(LACAM) was established jointly by SMHS and SEAS in 1995. It is co-directed by Prof. James Hahn, who represents SEAS, and Prof. Raymond Walsh, who represents SMHS. Seed funding from the two participating schools equipped LACAM with initial computing equipment. The research activities in LACAM have concentrated primarily on the use of simulation and visualization for surgical training, planning, and computer guidance. Medical students participate in research projects alongside engineering students, thus enhancing their educational experiences.

  The Motion Capture and Analysis (MOCA) Laboratory operates under the auspices of the Institute for Computer Graphics and in partnership with the Institute for Biomedical Engineering. MOCA provides the infrastructure, including laboratory space, equipment and support personnel, to enable researchers, educators, and clinicians across the University and the greater Washington D.C. area to capture, analyze, and apply digitized human motion for a variety of applications. The equipment consists of VICON Infrared motion capture equipment and associated computing equipment.

The laboratory was made possible by the University Research Enhancement Fund and will be devoted to the study of human (and other) motion in science, art, engineering, and medicine.

Micropropulsion and Nanotechnology Laboratory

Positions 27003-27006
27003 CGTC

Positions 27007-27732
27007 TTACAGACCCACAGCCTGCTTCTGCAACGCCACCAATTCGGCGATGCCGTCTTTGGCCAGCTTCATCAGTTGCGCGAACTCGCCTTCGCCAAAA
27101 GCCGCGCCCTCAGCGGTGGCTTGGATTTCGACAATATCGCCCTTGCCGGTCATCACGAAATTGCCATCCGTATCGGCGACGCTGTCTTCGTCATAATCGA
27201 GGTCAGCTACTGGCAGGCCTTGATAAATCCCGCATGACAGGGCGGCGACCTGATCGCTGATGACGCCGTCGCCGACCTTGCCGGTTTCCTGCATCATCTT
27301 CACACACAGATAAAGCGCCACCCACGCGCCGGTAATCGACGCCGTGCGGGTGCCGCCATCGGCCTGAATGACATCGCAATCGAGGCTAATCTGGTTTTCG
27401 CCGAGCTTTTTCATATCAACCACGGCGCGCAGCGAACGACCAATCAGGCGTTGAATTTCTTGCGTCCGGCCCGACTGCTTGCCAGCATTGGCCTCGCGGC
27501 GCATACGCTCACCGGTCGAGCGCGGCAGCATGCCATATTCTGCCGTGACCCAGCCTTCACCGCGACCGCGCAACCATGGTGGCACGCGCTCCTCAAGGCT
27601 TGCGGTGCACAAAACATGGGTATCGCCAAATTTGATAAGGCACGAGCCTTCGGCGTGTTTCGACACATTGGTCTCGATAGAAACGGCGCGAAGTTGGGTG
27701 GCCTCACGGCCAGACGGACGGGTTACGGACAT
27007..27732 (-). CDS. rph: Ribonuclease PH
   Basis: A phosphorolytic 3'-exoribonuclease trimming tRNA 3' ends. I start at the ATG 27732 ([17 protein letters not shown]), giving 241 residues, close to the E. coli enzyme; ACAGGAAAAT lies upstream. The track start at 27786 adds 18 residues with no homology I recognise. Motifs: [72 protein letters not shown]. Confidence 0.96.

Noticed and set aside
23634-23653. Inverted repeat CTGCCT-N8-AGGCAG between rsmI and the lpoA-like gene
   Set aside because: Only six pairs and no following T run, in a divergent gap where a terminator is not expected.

The Micropropulsion and Nanotechnology Laboratory of Professor Keidar is active in the experimental and theoretical study of plasmas. Current application areas include electric propulsion, atmospheric plasma jets, carbon nanotube synthesis and applications, hypersonics, plasma-wall interactions and arc discharges.We have ongoing collaborative studies with colleagues at the George Washington University, other universities, and government laboratories. Please use the menu on the left to learn more.
Micropropulsion and Nanotechnology Laboratory

Located on the Foggy Bottom campus of The George Washington University, within the Department of Mechanical and Aerospace Engineering (MAE), the Biofluid Dynamics Lab (BDL) is directed by Professor Michael W. Plesniak. Research in the BDL focuses on experimental in vitro investigations of unsteady, viscous physiological flows. Most processes within the body involve laminar, or non-turbulent fluid flow, but aeroacoustics of speech and pathological blood flow through arteries are rare exceptions that offer a wealth of challenging fluid dynamics issues.



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